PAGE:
SoundExchange has filed a lawsuit against Muzak on charges that it is underpaying artists. The suit alleges that Muzak, a subsidiary of Mood Media Corporation, has used outdated music-licensing regulations to pay for recordings at below-market rates.
Muzak was grandfathered into a group of pre-existing services when the Digital Millennium Copyright Act of 1998 passed. Licensing rates for that group were outdated, and frequently resulted in lower-than-normal payments to artists and labels for use of their recordings. At that time, Muzak provided programming to DISH Network.
Muzak and its contracts were purchased by Mood Media in 2011. Mood Media also acquired DMX, which, like Muzak, provided music programming to cable and satellite companies, using current licensing regulations. The status quo proceeded until Mood Music (according to SoundExchange) bundled DMX content provision agreements into Muzak, and its older set of regulations. Doing that “dramatically slashed” its royalty payouts, says SoundExchange.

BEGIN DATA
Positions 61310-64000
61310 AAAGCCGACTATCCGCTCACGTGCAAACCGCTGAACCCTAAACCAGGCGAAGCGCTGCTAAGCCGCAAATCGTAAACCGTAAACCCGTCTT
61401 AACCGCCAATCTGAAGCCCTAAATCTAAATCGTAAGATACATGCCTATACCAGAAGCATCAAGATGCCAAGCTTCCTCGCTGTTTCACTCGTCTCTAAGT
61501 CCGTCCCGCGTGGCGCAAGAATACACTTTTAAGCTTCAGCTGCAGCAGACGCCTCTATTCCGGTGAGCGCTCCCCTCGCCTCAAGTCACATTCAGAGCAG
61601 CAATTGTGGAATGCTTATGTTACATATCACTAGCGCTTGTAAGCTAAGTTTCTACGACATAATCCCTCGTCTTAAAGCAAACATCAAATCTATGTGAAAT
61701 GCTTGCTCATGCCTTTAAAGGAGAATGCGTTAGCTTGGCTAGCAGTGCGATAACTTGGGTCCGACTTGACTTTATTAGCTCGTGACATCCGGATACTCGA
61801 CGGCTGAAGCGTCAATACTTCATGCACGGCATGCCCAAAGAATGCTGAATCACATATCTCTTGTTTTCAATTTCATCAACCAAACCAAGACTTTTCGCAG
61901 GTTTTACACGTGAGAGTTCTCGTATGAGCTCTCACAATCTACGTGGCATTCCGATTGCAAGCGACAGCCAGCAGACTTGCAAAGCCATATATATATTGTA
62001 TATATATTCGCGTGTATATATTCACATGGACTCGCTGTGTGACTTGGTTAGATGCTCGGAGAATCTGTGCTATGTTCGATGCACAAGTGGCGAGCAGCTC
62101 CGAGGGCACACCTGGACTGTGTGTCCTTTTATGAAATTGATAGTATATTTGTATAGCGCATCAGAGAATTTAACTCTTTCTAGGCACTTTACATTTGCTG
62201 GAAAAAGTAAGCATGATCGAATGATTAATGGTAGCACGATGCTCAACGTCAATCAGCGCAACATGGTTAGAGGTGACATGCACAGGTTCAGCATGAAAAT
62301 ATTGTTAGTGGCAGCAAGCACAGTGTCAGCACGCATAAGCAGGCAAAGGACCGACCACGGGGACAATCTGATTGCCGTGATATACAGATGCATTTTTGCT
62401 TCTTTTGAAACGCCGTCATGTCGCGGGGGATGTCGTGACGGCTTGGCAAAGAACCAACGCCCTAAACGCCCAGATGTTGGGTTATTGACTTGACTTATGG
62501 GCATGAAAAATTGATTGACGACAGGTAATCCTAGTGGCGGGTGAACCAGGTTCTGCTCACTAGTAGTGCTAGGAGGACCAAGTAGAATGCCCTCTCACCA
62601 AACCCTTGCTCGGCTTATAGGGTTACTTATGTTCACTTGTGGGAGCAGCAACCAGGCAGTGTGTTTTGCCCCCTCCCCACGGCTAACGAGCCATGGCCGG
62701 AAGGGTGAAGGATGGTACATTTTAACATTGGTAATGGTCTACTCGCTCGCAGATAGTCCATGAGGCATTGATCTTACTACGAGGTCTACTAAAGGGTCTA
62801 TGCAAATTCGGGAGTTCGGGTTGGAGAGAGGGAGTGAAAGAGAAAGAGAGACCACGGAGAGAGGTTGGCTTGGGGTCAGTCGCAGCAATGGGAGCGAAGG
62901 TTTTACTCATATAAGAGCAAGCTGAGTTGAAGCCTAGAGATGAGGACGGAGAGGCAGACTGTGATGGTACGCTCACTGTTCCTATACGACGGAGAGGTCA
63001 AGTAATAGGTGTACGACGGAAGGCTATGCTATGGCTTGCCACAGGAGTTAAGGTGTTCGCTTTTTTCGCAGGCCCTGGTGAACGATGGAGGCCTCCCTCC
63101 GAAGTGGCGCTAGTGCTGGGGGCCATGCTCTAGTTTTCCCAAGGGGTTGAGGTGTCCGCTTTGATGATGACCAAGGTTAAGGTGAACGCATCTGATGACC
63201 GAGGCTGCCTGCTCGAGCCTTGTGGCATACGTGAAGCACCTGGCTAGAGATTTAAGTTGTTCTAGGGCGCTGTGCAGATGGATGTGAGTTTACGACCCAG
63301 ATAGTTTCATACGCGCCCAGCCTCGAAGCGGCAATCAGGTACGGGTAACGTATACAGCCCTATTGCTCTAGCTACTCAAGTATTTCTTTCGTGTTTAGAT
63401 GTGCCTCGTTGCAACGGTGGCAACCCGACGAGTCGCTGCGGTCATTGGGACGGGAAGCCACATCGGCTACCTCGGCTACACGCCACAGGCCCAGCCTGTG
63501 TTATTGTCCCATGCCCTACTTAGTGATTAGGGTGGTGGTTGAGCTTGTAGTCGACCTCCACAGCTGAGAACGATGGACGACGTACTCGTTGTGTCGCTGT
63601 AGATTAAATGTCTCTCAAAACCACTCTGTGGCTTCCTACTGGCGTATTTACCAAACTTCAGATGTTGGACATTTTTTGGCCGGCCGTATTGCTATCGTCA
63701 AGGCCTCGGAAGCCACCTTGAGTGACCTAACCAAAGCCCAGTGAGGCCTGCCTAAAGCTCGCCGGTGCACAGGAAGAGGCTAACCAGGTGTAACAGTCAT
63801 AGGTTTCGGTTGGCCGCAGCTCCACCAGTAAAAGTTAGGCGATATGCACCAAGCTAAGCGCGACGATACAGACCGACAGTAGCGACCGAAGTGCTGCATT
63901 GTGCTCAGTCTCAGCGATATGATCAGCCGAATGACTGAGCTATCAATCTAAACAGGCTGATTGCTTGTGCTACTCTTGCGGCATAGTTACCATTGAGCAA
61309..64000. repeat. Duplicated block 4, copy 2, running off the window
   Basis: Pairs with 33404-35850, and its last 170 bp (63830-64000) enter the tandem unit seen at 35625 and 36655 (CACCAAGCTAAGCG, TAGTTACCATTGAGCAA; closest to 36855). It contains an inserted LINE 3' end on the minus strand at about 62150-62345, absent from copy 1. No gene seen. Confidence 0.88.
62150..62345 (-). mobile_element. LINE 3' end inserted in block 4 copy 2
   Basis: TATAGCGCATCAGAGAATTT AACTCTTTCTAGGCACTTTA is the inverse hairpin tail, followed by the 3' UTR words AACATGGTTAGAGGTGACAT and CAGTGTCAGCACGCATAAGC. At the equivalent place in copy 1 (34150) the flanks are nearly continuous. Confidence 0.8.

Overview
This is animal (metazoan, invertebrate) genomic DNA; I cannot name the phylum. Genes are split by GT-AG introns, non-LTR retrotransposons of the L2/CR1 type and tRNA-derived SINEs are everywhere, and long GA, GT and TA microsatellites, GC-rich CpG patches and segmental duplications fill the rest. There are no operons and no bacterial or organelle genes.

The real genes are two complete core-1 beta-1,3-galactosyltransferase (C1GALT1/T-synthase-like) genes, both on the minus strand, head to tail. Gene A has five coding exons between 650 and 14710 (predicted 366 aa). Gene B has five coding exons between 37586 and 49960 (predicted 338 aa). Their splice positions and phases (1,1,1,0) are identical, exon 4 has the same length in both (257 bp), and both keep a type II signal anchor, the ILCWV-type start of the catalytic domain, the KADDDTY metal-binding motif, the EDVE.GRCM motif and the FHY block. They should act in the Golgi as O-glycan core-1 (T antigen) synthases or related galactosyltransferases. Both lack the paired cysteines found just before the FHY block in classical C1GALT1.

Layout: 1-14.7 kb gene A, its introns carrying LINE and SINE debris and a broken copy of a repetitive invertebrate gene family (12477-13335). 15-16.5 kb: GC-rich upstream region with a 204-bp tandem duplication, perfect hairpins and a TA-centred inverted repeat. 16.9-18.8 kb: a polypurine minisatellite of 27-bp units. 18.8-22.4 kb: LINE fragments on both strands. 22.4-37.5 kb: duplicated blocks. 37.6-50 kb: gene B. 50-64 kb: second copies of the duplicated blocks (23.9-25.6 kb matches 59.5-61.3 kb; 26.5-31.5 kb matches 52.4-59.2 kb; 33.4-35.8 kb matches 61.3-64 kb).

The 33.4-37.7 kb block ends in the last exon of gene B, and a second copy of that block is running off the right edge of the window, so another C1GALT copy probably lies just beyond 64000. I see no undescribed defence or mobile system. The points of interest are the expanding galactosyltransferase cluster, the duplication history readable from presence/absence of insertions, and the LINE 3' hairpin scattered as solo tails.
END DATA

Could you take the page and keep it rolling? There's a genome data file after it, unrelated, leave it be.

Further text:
“Muzak is playing a shell game to cheat artists and rights holders out of royalties,” claimed Michael Huppe, SoundExchange CEO.
“Muzak’s attempt at gaming the system highlights the ineffectiveness of having different rules and rate standards for music service companies,” Huppe said. “It gives older companies an unjustified competitive advantage, and leaves the door wide open for attempts at abuse.”